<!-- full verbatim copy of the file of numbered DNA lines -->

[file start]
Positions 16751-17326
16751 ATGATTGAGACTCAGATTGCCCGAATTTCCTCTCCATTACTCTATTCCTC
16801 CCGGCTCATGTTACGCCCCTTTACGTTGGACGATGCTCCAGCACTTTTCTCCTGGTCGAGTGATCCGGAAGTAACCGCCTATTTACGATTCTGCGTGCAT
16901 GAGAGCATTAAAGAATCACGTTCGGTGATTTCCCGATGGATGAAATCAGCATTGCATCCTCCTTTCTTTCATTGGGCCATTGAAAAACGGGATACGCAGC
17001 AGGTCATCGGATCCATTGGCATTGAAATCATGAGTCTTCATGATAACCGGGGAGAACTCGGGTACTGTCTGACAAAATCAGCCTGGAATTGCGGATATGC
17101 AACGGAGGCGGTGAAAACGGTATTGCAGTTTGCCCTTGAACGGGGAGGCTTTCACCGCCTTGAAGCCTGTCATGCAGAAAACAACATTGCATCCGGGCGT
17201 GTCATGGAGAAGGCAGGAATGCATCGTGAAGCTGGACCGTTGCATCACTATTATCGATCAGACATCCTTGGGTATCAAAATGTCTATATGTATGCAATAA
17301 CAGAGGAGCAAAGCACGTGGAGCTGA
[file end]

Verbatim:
Positions 16751-17326
16751 ATGATTGAGACTCAGATTGCCCGAATTTCCTCTCCATTACTCTATTCCTC
16801 CCGGCTCATGTTACGCCCCTTTACGTTGGACGATGCTCCAGCACTTTTCTCCTGGTCGAGTGATCCGGAAGTAACCGCCTATTTACGATTCTGCGTGCAT
16901 GAGAGCATTAAAGAATCACGTTCGGTGATTTCCCGATGGATGAAATCAGCATTGCATCCTCCTTTCTTTCATTGGGCCATTGAAAAACGGGATACGCAGC
17001 AGGTCATCGGATCCATTGGCATTGAAATCATGAGTCTTCATGATAACCGGGGAGAACTCGGGTACTGTCTGACAAAATCAGCCTGGAATTGCGGATATGC
17101 AACGGAGGCGGTGAAAACGGTATTGCAGTTTGCCCTTGAACGGGGAGGCTTTCACCGCCTTGAAGCCTGTCATGCAGAAAACAACATTGCATCCGGGCGT
17201 GTCATGGAGAAGGCAGGAATGCATCGTGAAGCTGGACCGTTGCATCACTATTATCGATCAGACATCCTTGGGTATCAAAATGTCTATATGTATGCAATAA
17301 CAGAGGAGCAAAGCACGTGGAGCTGA